Do You Trust Your Lender?

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There was recently an article in another publication describing how a person was working with their lender on a loan modification for their condo.

Without warning, the condo was sold out from under them at a foreclosure auction. Seems like a rare circumstance, however, if you are in the process of working on a loan modification or thinking about it, keep reading.

One of the agents in our office was perusing the notices of foreclosure and to her dismay, recognized the name of a friend. Our agent called the friend to see if there was any way in which she could be of help.

The friend’s response was a shrieking “What?”. You see, the friend for months had been working on a loan modification with their mortgage company (a well-known bank) and had been repeatedly assured that the loan modification was in process, progressing, and everything would be fine. The friend was absolutely blindsided by the notice.

Fortunately, a call to the lender has forestalled the foreclosure as they continue to work on the modification. However, without the discovery by our agent, the home may have been sold out from beneath her friend.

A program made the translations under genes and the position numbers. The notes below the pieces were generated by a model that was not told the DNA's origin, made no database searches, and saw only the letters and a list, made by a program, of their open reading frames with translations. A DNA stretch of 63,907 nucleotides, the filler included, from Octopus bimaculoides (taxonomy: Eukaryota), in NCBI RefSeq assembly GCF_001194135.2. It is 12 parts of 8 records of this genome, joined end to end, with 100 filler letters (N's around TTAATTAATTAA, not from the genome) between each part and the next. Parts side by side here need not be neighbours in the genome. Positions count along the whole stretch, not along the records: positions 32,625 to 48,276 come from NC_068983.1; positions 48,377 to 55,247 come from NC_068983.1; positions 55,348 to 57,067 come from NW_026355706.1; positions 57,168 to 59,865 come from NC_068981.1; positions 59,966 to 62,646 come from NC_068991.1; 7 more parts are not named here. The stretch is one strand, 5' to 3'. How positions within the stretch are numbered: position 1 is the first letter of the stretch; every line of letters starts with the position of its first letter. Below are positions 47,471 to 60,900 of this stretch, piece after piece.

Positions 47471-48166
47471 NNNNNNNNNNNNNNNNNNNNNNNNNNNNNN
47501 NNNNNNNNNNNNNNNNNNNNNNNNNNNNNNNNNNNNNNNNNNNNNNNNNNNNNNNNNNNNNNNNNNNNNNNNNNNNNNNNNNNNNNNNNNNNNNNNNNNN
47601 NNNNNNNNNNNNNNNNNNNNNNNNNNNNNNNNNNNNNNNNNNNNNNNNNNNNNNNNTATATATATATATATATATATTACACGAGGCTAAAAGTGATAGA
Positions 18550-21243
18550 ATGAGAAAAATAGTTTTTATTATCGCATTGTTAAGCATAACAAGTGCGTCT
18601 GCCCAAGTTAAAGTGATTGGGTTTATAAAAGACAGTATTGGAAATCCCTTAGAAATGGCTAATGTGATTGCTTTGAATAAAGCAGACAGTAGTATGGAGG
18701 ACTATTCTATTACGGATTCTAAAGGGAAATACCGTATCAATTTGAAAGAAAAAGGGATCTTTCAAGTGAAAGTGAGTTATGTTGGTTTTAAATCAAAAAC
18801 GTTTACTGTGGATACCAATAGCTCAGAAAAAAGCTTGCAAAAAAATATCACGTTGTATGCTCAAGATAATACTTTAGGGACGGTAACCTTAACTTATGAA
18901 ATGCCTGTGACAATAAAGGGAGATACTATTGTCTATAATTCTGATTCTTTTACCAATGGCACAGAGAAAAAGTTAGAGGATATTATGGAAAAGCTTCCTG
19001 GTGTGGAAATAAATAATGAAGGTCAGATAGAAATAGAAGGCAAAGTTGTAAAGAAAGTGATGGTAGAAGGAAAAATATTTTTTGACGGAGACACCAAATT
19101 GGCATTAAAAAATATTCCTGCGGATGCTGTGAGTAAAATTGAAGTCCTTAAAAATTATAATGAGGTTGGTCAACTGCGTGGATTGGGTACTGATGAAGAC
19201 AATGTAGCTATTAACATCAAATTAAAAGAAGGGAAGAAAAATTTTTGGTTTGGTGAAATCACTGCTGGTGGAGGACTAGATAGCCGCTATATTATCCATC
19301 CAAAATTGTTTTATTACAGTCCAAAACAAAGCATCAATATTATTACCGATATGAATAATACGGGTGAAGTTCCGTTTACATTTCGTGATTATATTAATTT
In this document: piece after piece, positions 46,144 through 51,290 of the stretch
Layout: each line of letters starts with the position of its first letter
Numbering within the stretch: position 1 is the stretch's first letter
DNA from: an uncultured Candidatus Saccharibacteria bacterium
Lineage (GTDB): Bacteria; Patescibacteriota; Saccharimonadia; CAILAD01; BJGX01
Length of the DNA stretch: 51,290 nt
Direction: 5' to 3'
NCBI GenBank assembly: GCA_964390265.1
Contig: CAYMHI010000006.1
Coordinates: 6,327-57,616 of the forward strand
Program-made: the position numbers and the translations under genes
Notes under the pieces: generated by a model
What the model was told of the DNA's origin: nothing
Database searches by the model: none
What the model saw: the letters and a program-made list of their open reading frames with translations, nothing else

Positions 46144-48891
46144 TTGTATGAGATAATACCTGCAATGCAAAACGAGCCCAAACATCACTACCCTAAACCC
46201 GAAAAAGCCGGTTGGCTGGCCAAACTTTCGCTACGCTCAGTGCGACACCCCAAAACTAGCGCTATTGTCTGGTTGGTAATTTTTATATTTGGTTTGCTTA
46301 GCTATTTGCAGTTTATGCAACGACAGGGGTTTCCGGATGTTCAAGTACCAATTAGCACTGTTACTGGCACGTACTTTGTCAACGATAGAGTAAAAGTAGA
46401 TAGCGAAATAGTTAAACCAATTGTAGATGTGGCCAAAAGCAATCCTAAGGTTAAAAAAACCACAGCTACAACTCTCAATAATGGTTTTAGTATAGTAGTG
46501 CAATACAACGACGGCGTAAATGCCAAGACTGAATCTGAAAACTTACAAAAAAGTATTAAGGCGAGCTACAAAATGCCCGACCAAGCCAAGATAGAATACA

From our experience in working with foreclosures, bank owned properties, and short sales, the administrators are over worked, some are under educated, and many do not have any decision making authority.

In some of the larger institutions, it is a case of too many cooks spoil the broth. The bureaucracy in these companies is so humongous that one hand does not know what the other is doing with a file. Perhaps in the above instances, the loan modification department was not communicating properly with the foreclosure department.

If you Google “loan modification mishaps,” you will find many tales of woe with Bank of America seemingly being one of the most notorious for these modification mishaps).

If you are involved in a loan modification, please continually check the foreclosure date so you do not get caught off guard by your lender.

On another note, mortgage interest rates have hit a four-month high. If you have the opportunity and need to refinance, it would be a good idea to explore the opportunities now in the event rates continue to inflate.

With money being tight, one acquaintance refinanced and changed their loan back from a 15-year mortgage to a 30-year loan and saved over $800 a month in payments. A great strategy in these times.

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